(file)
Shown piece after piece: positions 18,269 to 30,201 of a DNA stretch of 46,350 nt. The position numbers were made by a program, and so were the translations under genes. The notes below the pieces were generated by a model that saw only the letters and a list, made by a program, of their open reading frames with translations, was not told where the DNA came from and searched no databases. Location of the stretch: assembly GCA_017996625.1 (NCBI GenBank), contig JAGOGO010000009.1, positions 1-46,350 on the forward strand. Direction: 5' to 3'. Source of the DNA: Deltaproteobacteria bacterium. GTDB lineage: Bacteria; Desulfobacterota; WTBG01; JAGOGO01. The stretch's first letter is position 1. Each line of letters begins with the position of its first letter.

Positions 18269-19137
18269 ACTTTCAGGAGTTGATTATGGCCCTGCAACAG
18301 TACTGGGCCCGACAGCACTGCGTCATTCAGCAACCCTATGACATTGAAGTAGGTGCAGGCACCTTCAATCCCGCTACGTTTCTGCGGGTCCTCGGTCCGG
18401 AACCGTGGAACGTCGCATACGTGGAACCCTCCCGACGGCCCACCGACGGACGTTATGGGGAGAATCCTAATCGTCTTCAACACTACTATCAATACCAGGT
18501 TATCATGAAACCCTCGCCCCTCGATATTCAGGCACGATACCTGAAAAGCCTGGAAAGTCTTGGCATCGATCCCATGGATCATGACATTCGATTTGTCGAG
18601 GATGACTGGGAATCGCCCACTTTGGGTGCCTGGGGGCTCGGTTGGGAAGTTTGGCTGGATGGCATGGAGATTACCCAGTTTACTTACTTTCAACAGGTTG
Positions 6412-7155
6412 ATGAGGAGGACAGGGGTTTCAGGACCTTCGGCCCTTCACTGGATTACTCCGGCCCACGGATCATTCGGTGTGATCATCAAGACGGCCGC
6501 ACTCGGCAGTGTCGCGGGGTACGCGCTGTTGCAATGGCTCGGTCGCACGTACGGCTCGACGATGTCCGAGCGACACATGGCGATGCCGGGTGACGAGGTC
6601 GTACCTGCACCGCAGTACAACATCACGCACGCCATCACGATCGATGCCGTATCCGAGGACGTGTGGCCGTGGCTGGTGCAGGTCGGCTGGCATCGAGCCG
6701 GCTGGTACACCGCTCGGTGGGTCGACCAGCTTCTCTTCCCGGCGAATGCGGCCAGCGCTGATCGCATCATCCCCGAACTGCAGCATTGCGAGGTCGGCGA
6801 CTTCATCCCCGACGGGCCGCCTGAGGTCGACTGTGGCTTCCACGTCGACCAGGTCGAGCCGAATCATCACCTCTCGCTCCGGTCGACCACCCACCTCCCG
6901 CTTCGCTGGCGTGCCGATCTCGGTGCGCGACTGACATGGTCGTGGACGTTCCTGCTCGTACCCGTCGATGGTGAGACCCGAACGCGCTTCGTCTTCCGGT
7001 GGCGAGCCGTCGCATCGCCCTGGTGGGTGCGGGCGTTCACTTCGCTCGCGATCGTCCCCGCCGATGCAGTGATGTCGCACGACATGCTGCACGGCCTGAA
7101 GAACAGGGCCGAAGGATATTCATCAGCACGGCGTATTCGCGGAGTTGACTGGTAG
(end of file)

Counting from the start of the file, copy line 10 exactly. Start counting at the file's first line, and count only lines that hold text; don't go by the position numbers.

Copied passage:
6501 ACTCGGCAGTGTCGCGGGGTACGCGCTGTTGCAATGGCTCGGTCGCACGTACGGCTCGACGATGTCCGAGCGACACATGGCGATGCCGGGTGACGAGGTC